Sikhi, Light, and Social Activism

Recently, when I was watching Shaheed Jaswant Singh Khalras speech that he gave at a Gurdwara in Toronto in 1995, I found his metaphor of Light and Darkness particularly inspirational for social activist. He said (English translation of Panjabi),

There is a fable that when the Sun was setting for the first time, as it was completing its journey, light was decreasing and the signs of Darkness were appearing. jyot.gifIt is said, lamentation was rife amongst the people that the Sun will set, Darkness will spread, no one will be able to see anything, and what will happen to us? Everybody was worried, but the Sun set. In order to show its strength, Darkness set its foot on the earth, but it is said far away, in some hut, one little Lamp lifted his head. It proclaimed, I challenge the Darkness. If nothing else, then at least around myself, I will not let it settle. Around myself I will establish Light. And it is said, watching that one Lamp, in other huts other Lamps arose. And the world was amazed that these Lamps stopped Darkness from expanding, so that people could see. I believe, today when Darkness is trying to overwhelm Truth with full strength, then if nothing else, self-respecting Panjab, like a Lamp, is challenging this Darkness. And I pray to the Guru, who identifies with Truth to keep this light lit.

Even though Shaheed Jaswant Singh Khalra was talking about all those individuals who make-up Panjab and were fighting against the Darkness of the lies prepuatated by the Indian State and were trying to spread the Light of Truth about the murders during the 1980s and 1990s, I would like to extend this metaphor to talk about local and global social activism. As Shaheed Jaswant Singh Khalra said about the Lamp, I challenge the Darkness. If nothing else, then at least around myself, I will not let it settle. Around myself I will establish Light. I believe our activism needs to start locally we need to start with spreading Light around our local communities and preventing Darkness from engulfing them. Too often I have seen activism begin globally, but have little effect locally because we fail to understand how global issues take a unique form in the local context. Therefore, with little knowledge of the local context we try to implement global solutions that mean very little and let Darkness spread. Dont get me wrong, I think the global and local should constantly be in dialogue and inform each other, but solutions are based on local implementation. As we become more strategic and effective at local implementation, I think we can inspire more Lamps to spread the light around themselves and begin to build local activism into a larger global social movement with practical solutions.

Also, as Shaheed Jaswant Singh Khalra spoke about how one Lamp arose and inspired other Lamps to also arise, I began to think how social activism is a form of seva which makes it a crucial component of our spiritual journey as Sikhs. To some degree, I kept equating the Lamp and its Light to the Divine Light that resides in all of us. As Sikhs, our spiritual journey is based on seeing the Divine Light (jyot) of Truth in others and ourselves. It is this recognition that makes us act. We act to fight the Darkness (i.e. injustice) that engulfs and dims the Divine Light in people and ourselves. As we allow this process to take place, our individual and communal Divine Light becomes more visible, larger, and stronger in fighting Darkness (i.e. injustice).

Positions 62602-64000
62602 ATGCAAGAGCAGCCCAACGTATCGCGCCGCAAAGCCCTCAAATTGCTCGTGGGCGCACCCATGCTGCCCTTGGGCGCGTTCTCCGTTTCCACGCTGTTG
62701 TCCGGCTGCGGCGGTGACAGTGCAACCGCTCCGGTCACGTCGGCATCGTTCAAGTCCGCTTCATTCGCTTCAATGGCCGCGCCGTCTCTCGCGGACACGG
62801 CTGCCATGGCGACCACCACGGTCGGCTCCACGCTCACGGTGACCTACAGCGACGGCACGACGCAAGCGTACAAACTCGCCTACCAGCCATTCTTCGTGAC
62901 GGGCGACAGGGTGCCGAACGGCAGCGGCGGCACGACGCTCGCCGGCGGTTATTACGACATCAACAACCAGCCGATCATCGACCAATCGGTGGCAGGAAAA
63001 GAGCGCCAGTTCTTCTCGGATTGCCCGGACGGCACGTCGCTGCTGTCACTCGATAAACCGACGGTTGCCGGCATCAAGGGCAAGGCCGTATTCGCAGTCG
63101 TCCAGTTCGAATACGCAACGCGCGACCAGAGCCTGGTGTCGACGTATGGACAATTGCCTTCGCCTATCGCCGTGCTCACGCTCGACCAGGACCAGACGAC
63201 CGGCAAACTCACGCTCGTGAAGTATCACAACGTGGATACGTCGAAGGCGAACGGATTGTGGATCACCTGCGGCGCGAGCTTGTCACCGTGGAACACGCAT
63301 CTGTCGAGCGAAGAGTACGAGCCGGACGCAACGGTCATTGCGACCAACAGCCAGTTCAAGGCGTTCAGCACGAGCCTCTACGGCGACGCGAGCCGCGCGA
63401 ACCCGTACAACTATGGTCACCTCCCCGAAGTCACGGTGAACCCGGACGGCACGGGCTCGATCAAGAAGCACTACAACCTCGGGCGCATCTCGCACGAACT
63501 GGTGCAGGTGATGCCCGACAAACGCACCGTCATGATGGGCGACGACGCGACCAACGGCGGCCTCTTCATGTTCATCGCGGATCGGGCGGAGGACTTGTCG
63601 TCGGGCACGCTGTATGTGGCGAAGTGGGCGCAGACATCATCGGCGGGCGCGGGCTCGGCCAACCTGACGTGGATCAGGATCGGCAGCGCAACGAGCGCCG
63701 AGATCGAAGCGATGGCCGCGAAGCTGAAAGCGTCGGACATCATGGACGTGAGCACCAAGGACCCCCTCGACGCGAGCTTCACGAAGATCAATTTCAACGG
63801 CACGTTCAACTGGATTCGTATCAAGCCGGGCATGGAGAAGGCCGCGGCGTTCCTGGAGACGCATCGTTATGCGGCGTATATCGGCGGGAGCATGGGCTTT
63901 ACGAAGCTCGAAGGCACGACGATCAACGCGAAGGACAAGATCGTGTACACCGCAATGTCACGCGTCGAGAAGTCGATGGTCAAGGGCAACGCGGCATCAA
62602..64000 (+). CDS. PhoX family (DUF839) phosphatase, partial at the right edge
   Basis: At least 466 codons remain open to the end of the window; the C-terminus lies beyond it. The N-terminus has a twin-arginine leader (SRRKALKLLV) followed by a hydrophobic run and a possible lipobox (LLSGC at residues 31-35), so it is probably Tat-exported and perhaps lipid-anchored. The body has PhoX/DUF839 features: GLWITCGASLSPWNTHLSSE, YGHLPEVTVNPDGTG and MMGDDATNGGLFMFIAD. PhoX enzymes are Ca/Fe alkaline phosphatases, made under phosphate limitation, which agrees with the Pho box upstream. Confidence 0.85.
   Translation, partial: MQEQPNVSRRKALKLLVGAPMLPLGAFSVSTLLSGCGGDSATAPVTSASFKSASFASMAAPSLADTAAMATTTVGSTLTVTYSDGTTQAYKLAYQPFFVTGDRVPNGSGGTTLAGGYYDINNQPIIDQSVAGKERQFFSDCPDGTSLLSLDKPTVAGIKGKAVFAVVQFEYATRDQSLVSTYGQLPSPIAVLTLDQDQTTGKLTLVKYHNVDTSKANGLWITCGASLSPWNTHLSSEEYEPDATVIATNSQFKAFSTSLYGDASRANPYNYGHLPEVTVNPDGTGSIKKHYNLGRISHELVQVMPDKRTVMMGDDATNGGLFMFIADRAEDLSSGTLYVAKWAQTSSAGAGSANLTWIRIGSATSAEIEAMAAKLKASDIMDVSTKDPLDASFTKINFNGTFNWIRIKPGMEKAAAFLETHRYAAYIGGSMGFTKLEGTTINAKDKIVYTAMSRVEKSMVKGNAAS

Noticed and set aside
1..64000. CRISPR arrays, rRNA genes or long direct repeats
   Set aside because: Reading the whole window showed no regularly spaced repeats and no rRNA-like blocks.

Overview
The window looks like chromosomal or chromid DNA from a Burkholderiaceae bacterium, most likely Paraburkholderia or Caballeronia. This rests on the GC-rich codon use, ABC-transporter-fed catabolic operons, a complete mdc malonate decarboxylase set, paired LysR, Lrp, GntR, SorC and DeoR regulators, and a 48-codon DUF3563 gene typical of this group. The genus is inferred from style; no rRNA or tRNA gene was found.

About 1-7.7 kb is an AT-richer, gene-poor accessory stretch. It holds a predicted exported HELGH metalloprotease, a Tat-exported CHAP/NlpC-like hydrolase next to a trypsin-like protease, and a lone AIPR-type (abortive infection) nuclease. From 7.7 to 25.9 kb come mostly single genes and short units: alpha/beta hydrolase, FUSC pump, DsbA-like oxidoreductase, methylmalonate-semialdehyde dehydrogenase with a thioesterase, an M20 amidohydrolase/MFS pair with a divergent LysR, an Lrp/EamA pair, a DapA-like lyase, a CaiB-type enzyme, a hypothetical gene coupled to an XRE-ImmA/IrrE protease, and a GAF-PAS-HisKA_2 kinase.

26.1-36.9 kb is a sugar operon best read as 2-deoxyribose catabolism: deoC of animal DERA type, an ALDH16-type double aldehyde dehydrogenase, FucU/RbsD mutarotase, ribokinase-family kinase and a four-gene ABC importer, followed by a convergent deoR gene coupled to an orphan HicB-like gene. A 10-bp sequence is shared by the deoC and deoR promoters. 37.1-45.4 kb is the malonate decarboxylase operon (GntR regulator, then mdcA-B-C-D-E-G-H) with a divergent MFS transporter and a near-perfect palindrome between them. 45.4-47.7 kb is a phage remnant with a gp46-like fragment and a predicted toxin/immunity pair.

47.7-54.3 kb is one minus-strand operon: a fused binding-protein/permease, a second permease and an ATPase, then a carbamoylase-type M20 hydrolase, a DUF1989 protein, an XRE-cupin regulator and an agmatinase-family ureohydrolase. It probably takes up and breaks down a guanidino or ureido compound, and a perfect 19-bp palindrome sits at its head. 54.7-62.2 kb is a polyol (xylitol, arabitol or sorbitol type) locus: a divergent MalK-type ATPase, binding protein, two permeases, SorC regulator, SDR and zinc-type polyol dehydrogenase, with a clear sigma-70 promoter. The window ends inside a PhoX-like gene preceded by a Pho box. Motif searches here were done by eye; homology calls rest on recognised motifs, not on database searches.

What does everyone else think?


bookmark bookmark bookmark bookmark bookmark bookmark bookmark bookmark bookmark bookmark bookmark bookmark
tabs-top


7 Responses to “Sikhi, Light, and Social Activism”

  1. Mewa Singh says:

    Powerful post Phulkari. Thanks for this post on Shaheed Jaswant Singh Khalra. Displaying the Sikh torch of Truth in the darkest hour, stands Shaheed Jaswant Singh Khalra shoulder to shoulder with Garja Singh, Bota Singh, the Kaurs of Shaheed Ganj Lahore, Udham Singh, and Dilawar Singh, Parnaam Shaheedan Nu!

  2. Mewa Singh says:

    Powerful post Phulkari. Thanks for this post on Shaheed Jaswant Singh Khalra. Displaying the Sikh torch of Truth in the darkest hour, stands Shaheed Jaswant Singh Khalra shoulder to shoulder with Garja Singh, Bota Singh, the Kaurs of Shaheed Ganj Lahore, Udham Singh, and Dilawar Singh, Parnaam Shaheedan Nu!

  3. Jodha says:

    The 1995 video is one of the greatest Sikh speeches recorded on tape. Very powerful and moving.

    Sardar Jaswant Singh Khalra ended with a plea to protect human rights:

    From a human rights platform, I will definitely say this to you, the Khalsa was created to protect human rights – the human rights of the world. And if you can’t protect your own human rights, you will lose your identity.

    View more background on the speech and the Khalra case here.

  4. Jodha says:

    The 1995 video is one of the greatest Sikh speeches recorded on tape. Very powerful and moving.

    Sardar Jaswant Singh Khalra ended with a plea to protect human rights:

    From a human rights platform, I will definitely say this to you, the Khalsa was created to protect human rights the human rights of the world. And if you cant protect your own human rights, you will lose your identity.

    View more background on the speech and the Khalra case here.

  5. […] a champion for human rights), Navkiran Kaur Khalra (daughter of the late Shaheed for human rights, Jaswant Singh Khalra), and Jasmine Kaur (a human rights lawyer and member of […]

  6. […] a champion for human rights), Navkiran Kaur Khalra (daughter of the late Shaheed for human rights, Jaswant Singh Khalra), and Jasmine Kaur (a human rights lawyer and member of […]

  7. I really like how you believe you studied and the manner you represent your views in this text. I accept as true with your manner of wondering. thanks for sharing.